WASHINGTON — The U.S. Army tapped RTX, until recently known as Raytheon Technologies, for a batch of advanced targeting sensors destined for installation aboard drones.

The order for the Common Sensor Payload Version 3, or CSP v3, is worth as much as $118 million and stems from a previous indefinite delivery, indefinite quantity arrangement, according to an announcement from the service’s Program Executive Office for Intelligence, Electronic Warfare and Sensors.

The sensor packages are typically fitted to MQ-1C Gray Eagle uncrewed aircraft. The General Atomics-made drone can carry multiple payloads, including synthetic aperture radar, communications relays and missiles.

The latest edition of sensing tech will feature “several enhancements over the previous version,” Dennis Teefy, project director for sensors-aerial intelligence at PEO IEW&S, said in a June 21 statement.

“It will have an improved camera with short-wave infrared capabilities, which will enable better resolution in low-light scenarios,” he said. “It also addresses hardware obsolescence in the current CSP Version 2 to ensure sustainment can continue well into the future.”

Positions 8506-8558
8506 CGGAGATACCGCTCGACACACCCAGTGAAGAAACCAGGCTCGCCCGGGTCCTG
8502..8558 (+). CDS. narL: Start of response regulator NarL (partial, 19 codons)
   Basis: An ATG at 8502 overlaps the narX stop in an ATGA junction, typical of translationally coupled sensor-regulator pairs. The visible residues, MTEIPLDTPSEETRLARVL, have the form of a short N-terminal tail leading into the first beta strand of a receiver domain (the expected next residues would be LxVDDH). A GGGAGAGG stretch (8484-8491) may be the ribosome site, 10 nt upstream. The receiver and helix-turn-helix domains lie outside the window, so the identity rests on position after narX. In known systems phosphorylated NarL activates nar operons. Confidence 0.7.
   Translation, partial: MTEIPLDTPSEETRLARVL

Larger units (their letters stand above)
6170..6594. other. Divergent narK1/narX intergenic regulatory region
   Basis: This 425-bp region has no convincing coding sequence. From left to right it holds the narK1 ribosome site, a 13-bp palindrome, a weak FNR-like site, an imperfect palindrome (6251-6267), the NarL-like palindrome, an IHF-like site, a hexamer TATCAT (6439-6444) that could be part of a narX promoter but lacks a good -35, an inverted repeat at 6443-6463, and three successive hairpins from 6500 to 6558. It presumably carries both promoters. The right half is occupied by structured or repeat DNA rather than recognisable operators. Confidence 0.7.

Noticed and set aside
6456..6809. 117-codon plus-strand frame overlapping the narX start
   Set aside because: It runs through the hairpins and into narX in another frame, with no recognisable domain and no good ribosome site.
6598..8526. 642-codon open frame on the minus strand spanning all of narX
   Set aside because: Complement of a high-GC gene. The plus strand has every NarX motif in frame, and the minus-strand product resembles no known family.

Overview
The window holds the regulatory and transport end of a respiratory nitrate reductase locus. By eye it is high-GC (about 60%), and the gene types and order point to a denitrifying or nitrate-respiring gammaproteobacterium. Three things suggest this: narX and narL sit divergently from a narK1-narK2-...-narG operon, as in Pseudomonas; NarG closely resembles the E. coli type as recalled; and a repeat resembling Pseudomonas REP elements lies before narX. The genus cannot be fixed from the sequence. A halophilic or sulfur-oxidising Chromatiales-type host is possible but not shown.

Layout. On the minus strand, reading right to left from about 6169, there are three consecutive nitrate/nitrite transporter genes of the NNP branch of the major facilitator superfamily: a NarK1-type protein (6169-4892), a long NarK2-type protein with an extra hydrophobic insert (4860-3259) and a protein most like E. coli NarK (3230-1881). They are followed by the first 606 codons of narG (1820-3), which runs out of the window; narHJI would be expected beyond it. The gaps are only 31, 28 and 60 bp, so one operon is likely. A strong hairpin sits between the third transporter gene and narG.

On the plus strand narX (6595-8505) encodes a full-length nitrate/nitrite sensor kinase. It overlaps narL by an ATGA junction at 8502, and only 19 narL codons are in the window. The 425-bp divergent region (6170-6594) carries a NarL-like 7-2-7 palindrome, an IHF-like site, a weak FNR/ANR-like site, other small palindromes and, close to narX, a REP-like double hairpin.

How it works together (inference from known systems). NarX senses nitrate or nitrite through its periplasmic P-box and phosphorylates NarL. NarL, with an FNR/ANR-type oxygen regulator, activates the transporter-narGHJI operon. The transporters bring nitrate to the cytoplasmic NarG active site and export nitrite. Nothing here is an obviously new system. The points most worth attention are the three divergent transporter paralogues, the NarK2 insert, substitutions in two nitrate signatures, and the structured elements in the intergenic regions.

RTX is the second largest defense contractor in the world when ranked by revenue, according to Defense News analysis.

The company rolled out its new three-letter moniker, matching its stock-market ticker, earlier this week. The rebrand coincided with news that Collins Aerospace, a subsidiary, would take control of about $2.7 billion in Joint All-Domain Command and Control work.

Colin Demarest was a reporter at C4ISRNET, where he covered military networks, cyber and IT. Colin had previously covered the Department of Energy and its National Nuclear Security Administration — namely Cold War cleanup and nuclear weapons development — for a daily newspaper in South Carolina. Colin is also an award-winning photographer.

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